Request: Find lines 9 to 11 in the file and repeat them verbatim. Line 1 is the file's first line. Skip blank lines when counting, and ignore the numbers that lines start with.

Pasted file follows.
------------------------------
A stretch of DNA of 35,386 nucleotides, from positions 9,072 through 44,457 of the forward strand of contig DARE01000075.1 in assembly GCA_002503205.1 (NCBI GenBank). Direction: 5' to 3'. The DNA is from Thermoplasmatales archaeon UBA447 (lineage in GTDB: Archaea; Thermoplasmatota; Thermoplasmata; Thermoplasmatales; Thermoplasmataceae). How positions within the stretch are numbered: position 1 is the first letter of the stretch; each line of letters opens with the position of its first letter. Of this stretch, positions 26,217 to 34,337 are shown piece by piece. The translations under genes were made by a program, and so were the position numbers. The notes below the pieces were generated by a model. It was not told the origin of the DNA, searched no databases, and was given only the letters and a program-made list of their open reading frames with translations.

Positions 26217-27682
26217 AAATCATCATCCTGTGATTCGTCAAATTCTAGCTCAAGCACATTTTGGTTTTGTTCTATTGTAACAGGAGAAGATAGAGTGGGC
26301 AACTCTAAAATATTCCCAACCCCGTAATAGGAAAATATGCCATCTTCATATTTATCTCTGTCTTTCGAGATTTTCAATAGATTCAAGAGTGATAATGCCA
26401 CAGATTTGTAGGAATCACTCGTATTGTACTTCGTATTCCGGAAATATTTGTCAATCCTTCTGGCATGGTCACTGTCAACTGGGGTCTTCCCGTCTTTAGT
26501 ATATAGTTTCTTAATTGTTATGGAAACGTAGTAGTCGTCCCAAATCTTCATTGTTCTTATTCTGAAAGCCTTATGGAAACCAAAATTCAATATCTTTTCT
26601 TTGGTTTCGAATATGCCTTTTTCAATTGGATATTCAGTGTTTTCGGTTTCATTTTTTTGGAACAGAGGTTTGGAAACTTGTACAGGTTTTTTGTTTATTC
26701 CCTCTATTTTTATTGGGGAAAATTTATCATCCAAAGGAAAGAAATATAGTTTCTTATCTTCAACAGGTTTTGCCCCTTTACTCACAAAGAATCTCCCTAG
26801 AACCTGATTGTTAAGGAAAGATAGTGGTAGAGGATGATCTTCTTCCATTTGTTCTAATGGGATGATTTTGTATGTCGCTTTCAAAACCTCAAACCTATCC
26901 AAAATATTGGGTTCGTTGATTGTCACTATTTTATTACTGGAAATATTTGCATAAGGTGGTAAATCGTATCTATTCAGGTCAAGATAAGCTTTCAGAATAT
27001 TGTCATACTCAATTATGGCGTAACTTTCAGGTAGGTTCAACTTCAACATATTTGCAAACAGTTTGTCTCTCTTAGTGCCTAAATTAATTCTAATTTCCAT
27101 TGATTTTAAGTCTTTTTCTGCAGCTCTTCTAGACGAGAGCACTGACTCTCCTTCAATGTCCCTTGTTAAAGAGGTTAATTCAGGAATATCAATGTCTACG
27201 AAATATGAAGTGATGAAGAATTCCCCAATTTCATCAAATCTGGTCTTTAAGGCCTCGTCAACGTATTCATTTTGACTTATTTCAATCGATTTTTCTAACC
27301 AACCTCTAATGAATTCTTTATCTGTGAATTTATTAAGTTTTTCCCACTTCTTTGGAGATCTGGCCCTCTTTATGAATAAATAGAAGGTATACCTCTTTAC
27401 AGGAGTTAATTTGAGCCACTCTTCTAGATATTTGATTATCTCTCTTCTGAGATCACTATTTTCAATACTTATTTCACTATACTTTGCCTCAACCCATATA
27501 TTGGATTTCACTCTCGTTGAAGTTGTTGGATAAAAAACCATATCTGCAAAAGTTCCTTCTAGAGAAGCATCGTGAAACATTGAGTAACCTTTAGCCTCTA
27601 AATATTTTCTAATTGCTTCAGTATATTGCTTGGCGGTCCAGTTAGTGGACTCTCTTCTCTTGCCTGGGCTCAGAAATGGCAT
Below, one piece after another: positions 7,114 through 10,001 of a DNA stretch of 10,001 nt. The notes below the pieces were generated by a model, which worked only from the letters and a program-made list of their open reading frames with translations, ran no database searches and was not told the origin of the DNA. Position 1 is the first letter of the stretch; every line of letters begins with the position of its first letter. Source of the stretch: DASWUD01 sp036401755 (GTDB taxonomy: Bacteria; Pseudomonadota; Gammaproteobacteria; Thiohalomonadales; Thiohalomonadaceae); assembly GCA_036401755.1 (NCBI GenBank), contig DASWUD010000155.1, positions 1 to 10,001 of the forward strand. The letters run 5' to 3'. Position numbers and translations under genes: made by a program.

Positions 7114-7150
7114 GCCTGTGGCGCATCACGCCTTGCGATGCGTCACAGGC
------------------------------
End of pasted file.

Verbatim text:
26801 AACCTGATTGTTAAGGAAAGATAGTGGTAGAGGATGATCTTCTTCCATTTGTTCTAATGGGATGATTTTGTATGTCGCTTTCAAAACCTCAAACCTATCC
26901 AAAATATTGGGTTCGTTGATTGTCACTATTTTATTACTGGAAATATTTGCATAAGGTGGTAAATCGTATCTATTCAGGTCAAGATAAGCTTTCAGAATAT
27001 TGTCATACTCAATTATGGCGTAACTTTCAGGTAGGTTCAACTTCAACATATTTGCAAACAGTTTGTCTCTCTTAGTGCCTAAATTAATTCTAATTTCCAT